Crews from the US Coast Guard, Canadian Coast Guard and Royal Canadian Air Force responded after being notified Tuesday night that a 143-foot vessel, the Atlantic Destiny, was dealing with a blaze and was taking on water, according to the statement.
After locating the stricken ship, a Royal Canadian Air Force helicopter crew from Nova Scotia dropped two search-and-rescue technicians onto the fishing vessel to assist with de-watering using pumps, the US Coast Guard said. The helicopter crew also hoisted six crew members off the ship.
“This is the most challenging conditions for hoisting I’ve seen in my entire career,” Lt. Travis Christy of the US Coast Guard, who participated in the rescue, said Wednesday. He noted the rescue teams faced up to 33-foot waves and sustained winds of 40-50 knots (46-57 mph).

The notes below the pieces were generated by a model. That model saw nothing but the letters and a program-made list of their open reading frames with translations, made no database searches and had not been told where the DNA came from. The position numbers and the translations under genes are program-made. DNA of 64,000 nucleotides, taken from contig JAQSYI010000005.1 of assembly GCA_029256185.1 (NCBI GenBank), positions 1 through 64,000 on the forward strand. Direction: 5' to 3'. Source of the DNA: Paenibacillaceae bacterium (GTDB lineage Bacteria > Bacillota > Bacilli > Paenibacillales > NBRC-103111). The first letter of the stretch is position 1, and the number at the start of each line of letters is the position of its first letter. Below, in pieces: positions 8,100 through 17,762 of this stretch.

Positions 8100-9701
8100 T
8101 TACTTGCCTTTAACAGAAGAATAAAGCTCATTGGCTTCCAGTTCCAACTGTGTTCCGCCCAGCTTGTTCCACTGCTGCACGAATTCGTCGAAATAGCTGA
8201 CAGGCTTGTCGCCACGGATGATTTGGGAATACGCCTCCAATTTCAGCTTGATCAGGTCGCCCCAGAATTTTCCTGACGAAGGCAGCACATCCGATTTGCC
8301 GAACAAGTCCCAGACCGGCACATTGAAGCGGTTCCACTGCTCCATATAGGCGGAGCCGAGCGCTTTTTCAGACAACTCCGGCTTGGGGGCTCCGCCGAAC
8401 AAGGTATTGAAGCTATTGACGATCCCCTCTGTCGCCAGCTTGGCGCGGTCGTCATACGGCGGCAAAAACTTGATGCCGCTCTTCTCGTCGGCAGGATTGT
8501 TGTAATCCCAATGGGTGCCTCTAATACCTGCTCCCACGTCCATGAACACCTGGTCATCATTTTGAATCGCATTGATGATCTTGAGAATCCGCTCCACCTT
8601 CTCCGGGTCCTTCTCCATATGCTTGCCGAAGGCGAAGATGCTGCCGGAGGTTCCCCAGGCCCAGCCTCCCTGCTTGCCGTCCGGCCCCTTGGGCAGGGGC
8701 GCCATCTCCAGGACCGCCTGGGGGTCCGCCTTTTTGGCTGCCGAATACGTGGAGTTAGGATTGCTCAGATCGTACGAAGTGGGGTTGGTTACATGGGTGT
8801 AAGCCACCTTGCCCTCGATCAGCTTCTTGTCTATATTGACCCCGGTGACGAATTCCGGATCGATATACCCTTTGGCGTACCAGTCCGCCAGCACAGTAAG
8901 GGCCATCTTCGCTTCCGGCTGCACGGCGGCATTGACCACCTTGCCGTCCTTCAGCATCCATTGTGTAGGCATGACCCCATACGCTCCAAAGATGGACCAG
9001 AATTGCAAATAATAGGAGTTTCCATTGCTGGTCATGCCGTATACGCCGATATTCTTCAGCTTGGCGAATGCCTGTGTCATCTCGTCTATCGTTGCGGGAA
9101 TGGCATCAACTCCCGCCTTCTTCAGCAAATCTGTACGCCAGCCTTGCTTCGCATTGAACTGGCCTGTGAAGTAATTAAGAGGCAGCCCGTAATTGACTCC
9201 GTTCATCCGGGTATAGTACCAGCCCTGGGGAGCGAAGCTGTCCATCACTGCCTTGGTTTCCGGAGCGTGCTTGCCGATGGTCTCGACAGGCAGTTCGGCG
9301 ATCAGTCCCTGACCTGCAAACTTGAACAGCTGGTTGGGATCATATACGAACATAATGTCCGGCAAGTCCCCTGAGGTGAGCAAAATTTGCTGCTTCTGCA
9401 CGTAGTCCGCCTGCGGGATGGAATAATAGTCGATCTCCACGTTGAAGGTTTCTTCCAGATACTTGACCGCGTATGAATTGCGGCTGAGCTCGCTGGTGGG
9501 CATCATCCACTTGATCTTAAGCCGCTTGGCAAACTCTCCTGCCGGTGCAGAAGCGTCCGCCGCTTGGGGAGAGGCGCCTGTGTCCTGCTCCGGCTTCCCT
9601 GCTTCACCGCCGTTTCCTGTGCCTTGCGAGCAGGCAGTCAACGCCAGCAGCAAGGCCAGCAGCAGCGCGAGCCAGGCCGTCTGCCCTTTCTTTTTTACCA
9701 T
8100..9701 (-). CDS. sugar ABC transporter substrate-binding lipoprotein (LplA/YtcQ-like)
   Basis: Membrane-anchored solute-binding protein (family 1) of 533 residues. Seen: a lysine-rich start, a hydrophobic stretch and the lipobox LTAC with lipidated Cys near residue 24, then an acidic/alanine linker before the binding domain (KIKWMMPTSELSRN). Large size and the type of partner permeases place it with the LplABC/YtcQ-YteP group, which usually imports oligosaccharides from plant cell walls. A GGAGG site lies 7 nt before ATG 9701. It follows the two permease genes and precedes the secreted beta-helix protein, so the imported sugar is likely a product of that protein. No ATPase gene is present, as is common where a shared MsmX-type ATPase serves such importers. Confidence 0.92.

The two US Coast Guard helicopter crews hoisted another 21 Atlantic Destiny crewmembers to safety, leaving a skeleton crew to try and keep the ship afloat, the US Coast Guard said. After efforts to remove the water using pumps failed, the remaining crew and technicians disembarked onto a Canadian Coast Guard ship. The Atlantic Destiny later sank with no one on board.
“This is a SAR (search-and-rescue) case that I’m going to remember for the rest of my life, I’m probably not going to see something like this again,” said US Coast Guard avionics electrical technician Phillip Morales, who was part of the rescue team. He credited his team’s thorough training yet added, “when we get there, you never know what the variables are.”
All of the rescued crew members were taken to Yarmouth, Nova Scotia, for medical treatment, the US Coast Guard said.
“While we are deeply saddened by the loss of one of our offshore fishing vessels we are extremely relieved and thankful that all of our 31 crew members were safely transported ashore and are currently in the process of reuniting with their families and loved ones,” said Martin Sullivan, the CEO of Ocean Choice International.